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Hurtigruten - minute by minute
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The world has been divided into 6 DVD regions or zones, since Hollywood (basically) thought this would be a good way to control distribution at different times at different places. There is also a region 7 reserved for future use, and a region 8 reserved for international flights and other special use. Of course consumers are rarely happy with these kind of control, and of course this region encoding are so easy to hack that anyone with interest gets a region-free player. Even players from well-known brands kan be modified. Some studios introduced RCE or Region Coding Enhancement to make their customers even more pissed and download films from the net instead of buying them, where the DVD itself basically checks if the player is set to a region and not just set to accept "all regions". This is also called "region zero", but technically that doesn't exist. A "region free" DVD is simply set to region 1-6. Look below for a map of the various regions.

DVD Region World Map

1 2 3 4 5 6 7 8

So how do you get rid of the regional encoding? On a computer it's fairly simple. Install dedicated software for the purpose and you'll never have to worry about them again. Another irritating thing about the DVD standard are UOP (User Operation Prohibitations). These programs will also disable that, making you able to press perform any action you want at any time (like fast-forwarding through the copyright-warnings) and remove the dreaded forced subtitles frequently used in Europe. For standalone players it can be more tricky, so be sure to check a site like before you buy a player to be sure that it can be easily made region-free. Or even better – get it region free from the store! If you live in Norway, many shops will try to convince you that there is no need for a region-free player anymore since everything is released in Region 2. This is not true. First of all it's usually a lot cheaper to buy DVDs in other countries. Secondly, many special editions are rare films will never be released in Norway or even Europe at all.


In addition to the regional encoding, there is also another thing that sometimes makes it hard to watch a foreign DVD. There are three different TV colour systems, called NTSC, PAL and PAL SECAM. NTSC runs at 60Hz or 30fps and is used in USA, Japan and large parts of Asia. PAL runs at 50Hz or 25fps and is used in Europe, South-America, Africa, Russia and Australia. Most new PAL TVs support NTSC without any trouble, and so does the DVD-players sold in PAL countries. The other way there is more trouble unfortunaty, so if you live in a NTSC-country you'll have to get a PAL-compatible player.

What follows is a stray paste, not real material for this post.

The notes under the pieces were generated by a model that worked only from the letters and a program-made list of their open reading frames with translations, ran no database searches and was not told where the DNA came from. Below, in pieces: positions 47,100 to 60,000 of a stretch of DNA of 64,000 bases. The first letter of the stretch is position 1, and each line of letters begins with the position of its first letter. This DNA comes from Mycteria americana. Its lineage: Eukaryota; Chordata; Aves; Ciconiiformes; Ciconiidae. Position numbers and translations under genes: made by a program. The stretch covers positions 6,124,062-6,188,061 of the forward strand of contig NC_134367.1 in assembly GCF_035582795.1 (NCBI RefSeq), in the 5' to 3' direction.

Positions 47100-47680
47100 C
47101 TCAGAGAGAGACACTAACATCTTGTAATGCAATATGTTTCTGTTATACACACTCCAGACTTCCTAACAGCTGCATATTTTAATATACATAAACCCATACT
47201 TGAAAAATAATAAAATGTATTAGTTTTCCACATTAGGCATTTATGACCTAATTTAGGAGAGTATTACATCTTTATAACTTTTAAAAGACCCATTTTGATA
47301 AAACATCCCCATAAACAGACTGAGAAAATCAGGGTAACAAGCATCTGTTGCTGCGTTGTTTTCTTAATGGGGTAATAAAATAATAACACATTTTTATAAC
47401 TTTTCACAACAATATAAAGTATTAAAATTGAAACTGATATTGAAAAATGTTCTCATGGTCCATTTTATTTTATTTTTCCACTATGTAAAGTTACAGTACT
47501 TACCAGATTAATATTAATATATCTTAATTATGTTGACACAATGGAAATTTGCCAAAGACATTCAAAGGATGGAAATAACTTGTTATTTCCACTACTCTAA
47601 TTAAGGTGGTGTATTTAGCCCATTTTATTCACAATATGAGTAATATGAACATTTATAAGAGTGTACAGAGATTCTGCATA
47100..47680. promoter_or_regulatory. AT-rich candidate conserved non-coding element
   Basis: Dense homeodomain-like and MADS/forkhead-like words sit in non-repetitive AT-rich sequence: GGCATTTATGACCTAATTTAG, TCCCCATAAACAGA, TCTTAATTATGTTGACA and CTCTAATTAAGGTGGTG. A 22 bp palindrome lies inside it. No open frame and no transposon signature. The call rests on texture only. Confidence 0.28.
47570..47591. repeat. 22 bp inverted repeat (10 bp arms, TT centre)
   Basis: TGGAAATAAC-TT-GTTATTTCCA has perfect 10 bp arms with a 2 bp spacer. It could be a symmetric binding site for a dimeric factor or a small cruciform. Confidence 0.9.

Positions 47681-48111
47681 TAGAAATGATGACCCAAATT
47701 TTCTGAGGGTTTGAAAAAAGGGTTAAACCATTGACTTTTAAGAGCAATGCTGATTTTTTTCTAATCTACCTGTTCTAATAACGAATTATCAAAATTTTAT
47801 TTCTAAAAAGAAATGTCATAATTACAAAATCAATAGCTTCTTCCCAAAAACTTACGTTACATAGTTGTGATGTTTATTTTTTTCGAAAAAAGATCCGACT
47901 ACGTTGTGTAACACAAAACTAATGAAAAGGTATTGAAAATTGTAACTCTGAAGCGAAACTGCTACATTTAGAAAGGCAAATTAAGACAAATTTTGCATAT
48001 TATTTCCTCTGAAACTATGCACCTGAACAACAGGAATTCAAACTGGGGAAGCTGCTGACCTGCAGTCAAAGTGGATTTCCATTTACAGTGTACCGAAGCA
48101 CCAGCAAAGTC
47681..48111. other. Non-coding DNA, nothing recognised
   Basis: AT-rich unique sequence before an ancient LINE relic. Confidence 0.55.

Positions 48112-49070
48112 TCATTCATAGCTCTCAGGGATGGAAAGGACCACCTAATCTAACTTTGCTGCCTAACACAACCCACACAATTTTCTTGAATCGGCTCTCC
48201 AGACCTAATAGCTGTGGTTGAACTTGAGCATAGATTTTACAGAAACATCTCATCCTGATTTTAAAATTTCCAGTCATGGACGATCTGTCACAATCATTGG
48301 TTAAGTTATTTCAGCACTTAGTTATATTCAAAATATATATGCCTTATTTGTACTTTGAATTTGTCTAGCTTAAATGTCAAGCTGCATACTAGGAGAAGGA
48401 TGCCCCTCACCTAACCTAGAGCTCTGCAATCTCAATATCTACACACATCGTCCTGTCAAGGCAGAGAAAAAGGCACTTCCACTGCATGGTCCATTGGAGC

Copy Protection

There are basically two copy-protection systems involved with DVD, one digital and one analog.

The digital one protects the DVD from being copied digitally and is called CSS. Of course this was hacked after a software-player producer forgot to encrypt the source code for it. The controversial program was called DeCSS, and it caused quite a lot of attention here in Norway because one of the people behind it lived her, known as DVD-Jon. He claimed he made the program to be able to watch DVDs on Linux, and won in court, making it clear that it is not illegal to break the copy-protection systems the industry puts on to limit consumers rights even though it's completely legal to make digital copies of audio aswell as video for private use (in Norway). The distributors try to tell you otherwise, but don't listen to them – read the laws instead at

Macrovision is the analog copy-protection system that basically disturbs the analog signals the VCR uses to determine whether the image is light or dark. This will probably make your VCR go crazy so you'll have to reset it by pulling out the cord. At least you won't be able to record anything from a MacroVision-protected source. But of course this causes problems. You might have noticed the Macrovision logo along with "Quality Protection" on some DVDs. This is certainly only meant for the film studio, because MacroVision actually degrades the picture quality. Again, there are no laws against – at least in Norway – copying a DVD to a VHS for private use. If you have a stand-alone player it's probably difficult to do something about this without changing the player physically. There might also be some codes you can input on your remote. There are also seperate MacroVision-removal-boxes. But I recommend that you get a (cheap) DVD player to your PC instead. This way it gets much easier (and also much more important since you can't plug the video cable into the VCR with macrovision enabled; you have to plug it directly into the TV, and this is not practical if you have only one SCART input (Europe) in your TV.


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